The WSET is the only wine and spirit education organisation approved by the UK government as a national awarding body of vocational qualifications. 

WSET Awards also co-ordinate the annual selection of outstanding candidates to be presented with industry sponsored Scholarships. And some 600 were in the attendance as Maurice received his diploma from WSET President Jancis Robinson and his scholarship from Yvonne May of Wine Australia.

“It is a very prestigious award and I am very proud. The ninety minute ceremony was fantastic. Jancis was charming and the location was stunning,” said a delighted Maurice.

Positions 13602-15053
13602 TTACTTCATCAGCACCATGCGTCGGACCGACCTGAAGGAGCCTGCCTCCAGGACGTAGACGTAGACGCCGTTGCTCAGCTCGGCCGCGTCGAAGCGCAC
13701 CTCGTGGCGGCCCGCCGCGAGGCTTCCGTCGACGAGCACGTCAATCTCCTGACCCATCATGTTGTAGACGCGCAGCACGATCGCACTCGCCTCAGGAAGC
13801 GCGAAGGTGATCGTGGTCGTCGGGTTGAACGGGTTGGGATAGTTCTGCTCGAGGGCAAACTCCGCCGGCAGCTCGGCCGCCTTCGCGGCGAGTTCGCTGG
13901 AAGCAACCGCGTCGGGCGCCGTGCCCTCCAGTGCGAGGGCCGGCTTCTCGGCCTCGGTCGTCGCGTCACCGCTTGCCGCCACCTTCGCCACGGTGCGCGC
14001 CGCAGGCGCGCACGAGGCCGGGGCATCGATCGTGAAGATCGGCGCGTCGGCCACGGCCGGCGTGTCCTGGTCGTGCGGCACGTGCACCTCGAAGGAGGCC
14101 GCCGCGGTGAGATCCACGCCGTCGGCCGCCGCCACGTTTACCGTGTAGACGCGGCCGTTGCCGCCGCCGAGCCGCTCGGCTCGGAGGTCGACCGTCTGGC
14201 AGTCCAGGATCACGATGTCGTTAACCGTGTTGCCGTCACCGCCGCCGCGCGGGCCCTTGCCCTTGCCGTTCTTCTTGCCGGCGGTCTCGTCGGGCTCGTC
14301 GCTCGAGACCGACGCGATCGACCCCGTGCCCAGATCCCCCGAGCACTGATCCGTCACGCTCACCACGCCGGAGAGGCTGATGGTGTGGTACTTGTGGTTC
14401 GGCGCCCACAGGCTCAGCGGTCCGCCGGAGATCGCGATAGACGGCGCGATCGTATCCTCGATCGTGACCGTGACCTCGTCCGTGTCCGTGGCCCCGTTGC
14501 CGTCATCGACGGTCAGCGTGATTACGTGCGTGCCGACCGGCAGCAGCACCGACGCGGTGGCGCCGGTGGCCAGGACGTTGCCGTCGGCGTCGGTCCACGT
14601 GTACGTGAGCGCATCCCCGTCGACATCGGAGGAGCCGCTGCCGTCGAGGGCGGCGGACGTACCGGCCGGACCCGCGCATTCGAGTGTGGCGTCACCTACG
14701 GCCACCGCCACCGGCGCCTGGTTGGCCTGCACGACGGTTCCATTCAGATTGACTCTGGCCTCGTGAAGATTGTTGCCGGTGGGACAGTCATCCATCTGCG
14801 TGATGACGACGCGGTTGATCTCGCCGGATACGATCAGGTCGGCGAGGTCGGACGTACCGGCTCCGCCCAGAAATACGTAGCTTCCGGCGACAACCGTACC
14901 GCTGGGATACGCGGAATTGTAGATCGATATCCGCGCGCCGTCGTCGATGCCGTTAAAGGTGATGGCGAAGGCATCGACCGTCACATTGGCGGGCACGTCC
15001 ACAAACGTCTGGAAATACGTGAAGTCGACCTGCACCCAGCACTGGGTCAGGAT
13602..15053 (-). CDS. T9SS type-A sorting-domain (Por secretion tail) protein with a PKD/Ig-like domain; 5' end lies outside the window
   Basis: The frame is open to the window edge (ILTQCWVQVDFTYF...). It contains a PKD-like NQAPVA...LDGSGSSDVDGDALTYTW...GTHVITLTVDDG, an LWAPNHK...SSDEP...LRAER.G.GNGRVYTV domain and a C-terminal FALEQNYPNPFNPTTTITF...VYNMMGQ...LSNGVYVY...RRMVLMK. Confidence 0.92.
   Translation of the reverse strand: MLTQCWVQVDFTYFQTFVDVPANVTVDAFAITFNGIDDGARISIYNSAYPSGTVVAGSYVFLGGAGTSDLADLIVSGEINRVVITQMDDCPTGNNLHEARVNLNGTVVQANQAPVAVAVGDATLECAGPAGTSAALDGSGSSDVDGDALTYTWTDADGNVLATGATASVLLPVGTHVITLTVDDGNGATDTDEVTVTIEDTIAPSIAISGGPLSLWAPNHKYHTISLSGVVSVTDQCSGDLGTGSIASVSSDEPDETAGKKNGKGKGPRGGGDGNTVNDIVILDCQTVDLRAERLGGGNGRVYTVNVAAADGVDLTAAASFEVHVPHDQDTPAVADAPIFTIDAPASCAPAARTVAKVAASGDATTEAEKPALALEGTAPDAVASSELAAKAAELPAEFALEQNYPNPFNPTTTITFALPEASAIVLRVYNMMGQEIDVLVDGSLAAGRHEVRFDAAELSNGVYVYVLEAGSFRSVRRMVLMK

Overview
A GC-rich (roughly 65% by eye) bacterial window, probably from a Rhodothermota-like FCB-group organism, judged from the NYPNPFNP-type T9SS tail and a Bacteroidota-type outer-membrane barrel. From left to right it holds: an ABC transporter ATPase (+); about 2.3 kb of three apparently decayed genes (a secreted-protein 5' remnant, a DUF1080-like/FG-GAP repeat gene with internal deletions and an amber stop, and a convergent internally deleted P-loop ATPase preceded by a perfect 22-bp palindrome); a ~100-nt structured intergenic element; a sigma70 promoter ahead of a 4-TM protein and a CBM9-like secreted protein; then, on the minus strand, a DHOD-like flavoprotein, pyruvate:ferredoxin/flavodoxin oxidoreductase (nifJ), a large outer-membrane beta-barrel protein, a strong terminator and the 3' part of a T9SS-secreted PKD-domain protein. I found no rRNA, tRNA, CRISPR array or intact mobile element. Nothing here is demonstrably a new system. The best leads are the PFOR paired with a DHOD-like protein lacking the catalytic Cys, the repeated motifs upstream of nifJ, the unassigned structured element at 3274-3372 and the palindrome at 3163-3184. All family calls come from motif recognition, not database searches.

The scholarship is a two week trip to Australia, beginning in Sydney. While details for Maurice’s tour are yet to be finalised he will visit most if not all of the country's wine regions. It will be quite an experience as iconic wineries will be visited, the key personalities behind the vineyards will be on hand to talk with Maurice and he’ll get to taste their very best wines.

But is has been a tough road to get this far, to the top of the European tree, studying hard while also building his company. Minimum of 600 hours study is required and Maurice reckons he well exceeded that in the two years leading up to the Diploma exam.

They started off with a Commercial Unit and that was followed by a Viticulture and Vinification Unit. Unit 3 was on the Still Wines of the World and then followed units on Fortified, Sparkling and Spirits, all involving theory and blind tastings.